Car boot sales offer a brilliant lesson in salesmanship, and for this rookie also raised questions about buying and selling violins
I’m not a natural sales person. I have an English coyness in talking about money and I don’t like asking for things. Put those together and you get an awkward bargainer. But as someone wise once told me, life is fundamentally about selling – whether it’s yourself, your opinion, your writing or your playing. It doesn’t matter how good you are at something, you still have to sell it. As cynical as that sounds, it helps to know and understand that.
So it was salutary to take myself out of my comfort zone and learn a trick or two at a car boot sale. I did my second one yesterday, at the Capital Car Boot Sale in Pimlico, having relieved my mother’s cupboards of random plates and jugs, some prints and silly tsatskes – all in the name of decluttering.
There’s a certain amount of ritual to the occasion. The serious dealers descend as soon as you arrive, as you unpack, and it’s like an animal feeding frenzy – I’m sure that’s part of their strategy, to get you off balance. They pick things up and hassle you for a price while you’re still tearing off paper, and go into the car boot while your back is turned. They look unimpressed by everything, and have hard eyes. They know what they’re looking for and how much they’re prepared to pay for it.
The first sale I did, I was under the impression that it was weak to be the first to suggest a price, so initially I asked them what they wanted to pay for things. I’d feebly add a pound to their offer and they’d be satisfied and walk away with a great bargain. Then I tried the other way, starting off at what seemed to be a high price and get them to haggle down, which seemed to work better and at least made me feel like I had some control. I was getting the hang of it.
After the first frenzy, things settle down and become a little more relaxed and friendly – it is mainly the quirky and less valuable things that are left. People pass by and maybe stop and talk, and occasionally pick up something they like.
Things I learnt about the process:
The trade experts know exactly what things are and how much they need to pay to make their margin. They’re not playing games or haggling for fun. I was only selling old pots and cloths and things, among which were no potential Ming vases, so my ignorance didn’t matter. But if I had thought any of it was valuable, I should have done proper research about values and sale prices. Knowledge is power. Due diligence is essential – no one is going to do a rookie a favour.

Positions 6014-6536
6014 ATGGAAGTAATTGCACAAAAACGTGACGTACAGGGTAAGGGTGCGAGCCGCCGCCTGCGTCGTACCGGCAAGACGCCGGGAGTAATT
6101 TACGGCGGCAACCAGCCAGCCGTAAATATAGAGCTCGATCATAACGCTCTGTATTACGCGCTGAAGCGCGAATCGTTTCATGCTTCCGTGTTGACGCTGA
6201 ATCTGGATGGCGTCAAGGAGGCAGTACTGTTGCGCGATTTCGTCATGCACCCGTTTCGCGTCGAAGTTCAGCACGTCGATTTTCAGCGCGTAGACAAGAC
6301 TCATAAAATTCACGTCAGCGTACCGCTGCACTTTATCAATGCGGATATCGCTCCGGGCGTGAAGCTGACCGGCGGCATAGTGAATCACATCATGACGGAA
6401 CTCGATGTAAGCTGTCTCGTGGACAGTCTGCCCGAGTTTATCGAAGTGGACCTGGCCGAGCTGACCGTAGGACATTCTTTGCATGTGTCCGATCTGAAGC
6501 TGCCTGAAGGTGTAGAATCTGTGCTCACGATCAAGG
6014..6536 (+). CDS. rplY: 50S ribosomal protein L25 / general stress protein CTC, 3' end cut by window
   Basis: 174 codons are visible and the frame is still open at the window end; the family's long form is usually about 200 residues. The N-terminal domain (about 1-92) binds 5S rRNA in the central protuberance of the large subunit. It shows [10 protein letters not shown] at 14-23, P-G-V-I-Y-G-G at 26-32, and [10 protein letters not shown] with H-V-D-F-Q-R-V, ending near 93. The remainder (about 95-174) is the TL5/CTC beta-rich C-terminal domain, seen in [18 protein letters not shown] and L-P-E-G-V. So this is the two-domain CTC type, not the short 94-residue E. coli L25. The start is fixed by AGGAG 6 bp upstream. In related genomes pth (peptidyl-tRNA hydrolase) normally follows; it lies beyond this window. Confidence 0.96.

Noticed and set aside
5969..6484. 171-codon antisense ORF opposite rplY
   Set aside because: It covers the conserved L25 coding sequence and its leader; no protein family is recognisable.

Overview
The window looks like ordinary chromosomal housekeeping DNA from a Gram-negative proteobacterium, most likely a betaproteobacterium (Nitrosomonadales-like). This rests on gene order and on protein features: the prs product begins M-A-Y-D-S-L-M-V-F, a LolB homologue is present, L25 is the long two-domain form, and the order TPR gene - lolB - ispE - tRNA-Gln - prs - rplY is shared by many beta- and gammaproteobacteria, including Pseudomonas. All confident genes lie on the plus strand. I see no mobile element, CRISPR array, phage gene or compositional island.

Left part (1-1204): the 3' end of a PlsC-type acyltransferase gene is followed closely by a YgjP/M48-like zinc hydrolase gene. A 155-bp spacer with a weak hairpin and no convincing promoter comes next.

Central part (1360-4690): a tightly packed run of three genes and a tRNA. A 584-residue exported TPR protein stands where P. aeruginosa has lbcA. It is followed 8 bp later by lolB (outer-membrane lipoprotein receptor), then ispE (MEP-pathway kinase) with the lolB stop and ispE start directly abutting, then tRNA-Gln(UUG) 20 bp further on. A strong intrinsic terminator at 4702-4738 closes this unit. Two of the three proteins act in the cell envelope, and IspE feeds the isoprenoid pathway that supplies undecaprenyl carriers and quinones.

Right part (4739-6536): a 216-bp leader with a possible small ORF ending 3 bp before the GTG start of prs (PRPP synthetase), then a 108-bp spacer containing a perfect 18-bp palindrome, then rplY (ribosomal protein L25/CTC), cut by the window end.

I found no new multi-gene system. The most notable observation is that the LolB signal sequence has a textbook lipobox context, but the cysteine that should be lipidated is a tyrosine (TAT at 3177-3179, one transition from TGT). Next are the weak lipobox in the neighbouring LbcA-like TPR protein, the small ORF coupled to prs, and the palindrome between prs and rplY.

The good stuff goes immediately.
No one wants broken things. I had a few beautiful Noritake cups and saucers and an old Meisen-looking plate, all with tiny cracks. The traders put them down as soon as they saw them – they wouldn’t touch goods that were damaged.
You know when someone wants something – their eyes fall on it immediately and they look at nothing else. They make the decision very quickly. Usually they don’t even haggle if they want it.
People who spend the most time at the table, picking different things up and chatting, are the least likely to buy anything. It may be fun to talk to them, but there may not be much point.
Most people who say they’re going to come back for something, don’t.
Crowds attract crowds. You can be alone with the tumbleweed for an hour and then as soon as a few people stop by, there will be a massive crowd.
People don‘t really like haggling – many walk straight on when you name a price, so it’s best to set a realistic price in the first place.
It’s surprising how even the most obscure paraphernalia has value for someone – maybe there really is a place for everything. One lady took away a pile of old embroidered damask pillowcases that had been in the family for a few generations, and was incredibly excited about having them on her bed. She was so thrilled by them, and I was so pleased to see them going to a good home, that I gave her a pretty fair price. So I guess it pays to be nice.
With half an hour to go to the end, dropping prices made no difference and sounding desperate really didn’t help!
Obviously, buying a piece of tat at a car boot sale is very different from investing a lot of time and money in an instrument that you’re going to spend the rest of your life with, but I’d be interested to know if there are similarities. Are any of these phenomena familiar to my violin dealer and player friends? Any other tips about buying and selling?